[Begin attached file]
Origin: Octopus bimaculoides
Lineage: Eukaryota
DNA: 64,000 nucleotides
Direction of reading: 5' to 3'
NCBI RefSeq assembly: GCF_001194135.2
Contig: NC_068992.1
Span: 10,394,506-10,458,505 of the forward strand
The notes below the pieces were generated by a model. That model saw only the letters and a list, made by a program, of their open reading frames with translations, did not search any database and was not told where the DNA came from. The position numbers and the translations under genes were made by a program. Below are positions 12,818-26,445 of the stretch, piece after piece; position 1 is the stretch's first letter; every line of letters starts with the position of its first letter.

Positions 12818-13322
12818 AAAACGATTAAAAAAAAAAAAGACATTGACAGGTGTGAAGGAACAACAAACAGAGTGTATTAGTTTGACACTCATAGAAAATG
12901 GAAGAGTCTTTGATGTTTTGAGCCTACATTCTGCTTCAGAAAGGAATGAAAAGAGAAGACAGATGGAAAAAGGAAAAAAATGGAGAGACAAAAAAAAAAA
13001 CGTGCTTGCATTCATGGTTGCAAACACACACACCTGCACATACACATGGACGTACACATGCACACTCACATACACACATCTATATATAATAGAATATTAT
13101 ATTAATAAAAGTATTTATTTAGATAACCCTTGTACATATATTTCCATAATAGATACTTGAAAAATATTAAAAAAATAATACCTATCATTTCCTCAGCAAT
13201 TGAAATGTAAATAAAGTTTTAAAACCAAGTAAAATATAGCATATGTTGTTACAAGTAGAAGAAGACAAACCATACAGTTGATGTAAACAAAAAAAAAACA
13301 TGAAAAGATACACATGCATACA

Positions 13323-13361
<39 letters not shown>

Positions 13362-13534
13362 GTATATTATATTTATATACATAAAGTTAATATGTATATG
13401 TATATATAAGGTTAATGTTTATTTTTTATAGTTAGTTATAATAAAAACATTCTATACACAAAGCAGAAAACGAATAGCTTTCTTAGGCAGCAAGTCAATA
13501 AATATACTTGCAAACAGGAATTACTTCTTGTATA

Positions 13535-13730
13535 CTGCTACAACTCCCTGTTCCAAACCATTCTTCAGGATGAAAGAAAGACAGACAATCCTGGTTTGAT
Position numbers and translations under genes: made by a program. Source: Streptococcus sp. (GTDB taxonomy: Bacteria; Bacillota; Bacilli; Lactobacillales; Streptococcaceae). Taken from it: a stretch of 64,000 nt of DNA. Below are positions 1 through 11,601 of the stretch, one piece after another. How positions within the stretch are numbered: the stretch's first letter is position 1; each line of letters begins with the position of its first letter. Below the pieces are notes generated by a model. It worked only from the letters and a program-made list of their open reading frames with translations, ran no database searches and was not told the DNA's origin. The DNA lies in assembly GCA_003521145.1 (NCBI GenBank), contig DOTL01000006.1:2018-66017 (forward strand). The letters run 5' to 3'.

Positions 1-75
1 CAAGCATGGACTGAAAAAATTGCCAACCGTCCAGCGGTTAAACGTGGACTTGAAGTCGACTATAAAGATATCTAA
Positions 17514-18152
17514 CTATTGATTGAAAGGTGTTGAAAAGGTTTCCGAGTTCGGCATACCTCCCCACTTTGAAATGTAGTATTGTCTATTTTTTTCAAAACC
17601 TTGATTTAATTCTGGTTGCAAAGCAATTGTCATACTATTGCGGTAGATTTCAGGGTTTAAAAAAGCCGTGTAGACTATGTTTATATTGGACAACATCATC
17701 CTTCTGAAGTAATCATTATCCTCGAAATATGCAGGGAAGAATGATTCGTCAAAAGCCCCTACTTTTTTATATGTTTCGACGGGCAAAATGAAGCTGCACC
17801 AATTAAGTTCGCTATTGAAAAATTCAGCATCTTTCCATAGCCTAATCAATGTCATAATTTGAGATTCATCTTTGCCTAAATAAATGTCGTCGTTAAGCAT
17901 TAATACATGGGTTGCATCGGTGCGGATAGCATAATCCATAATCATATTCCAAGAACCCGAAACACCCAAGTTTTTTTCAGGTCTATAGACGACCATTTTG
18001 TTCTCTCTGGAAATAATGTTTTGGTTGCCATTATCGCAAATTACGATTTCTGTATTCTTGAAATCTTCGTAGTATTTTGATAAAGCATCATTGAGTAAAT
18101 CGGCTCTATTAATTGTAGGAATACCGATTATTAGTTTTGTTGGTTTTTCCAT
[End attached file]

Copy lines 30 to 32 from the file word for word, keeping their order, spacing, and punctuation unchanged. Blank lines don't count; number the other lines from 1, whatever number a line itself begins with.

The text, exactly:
17701 CTTCTGAAGTAATCATTATCCTCGAAATATGCAGGGAAGAATGATTCGTCAAAAGCCCCTACTTTTTTATATGTTTCGACGGGCAAAATGAAGCTGCACC
17801 AATTAAGTTCGCTATTGAAAAATTCAGCATCTTTCCATAGCCTAATCAATGTCATAATTTGAGATTCATCTTTGCCTAAATAAATGTCGTCGTTAAGCAT
17901 TAATACATGGGTTGCATCGGTGCGGATAGCATAATCCATAATCATATTCCAAGAACCCGAAACACCCAAGTTTTTTTCAGGTCTATAGACGACCATTTTG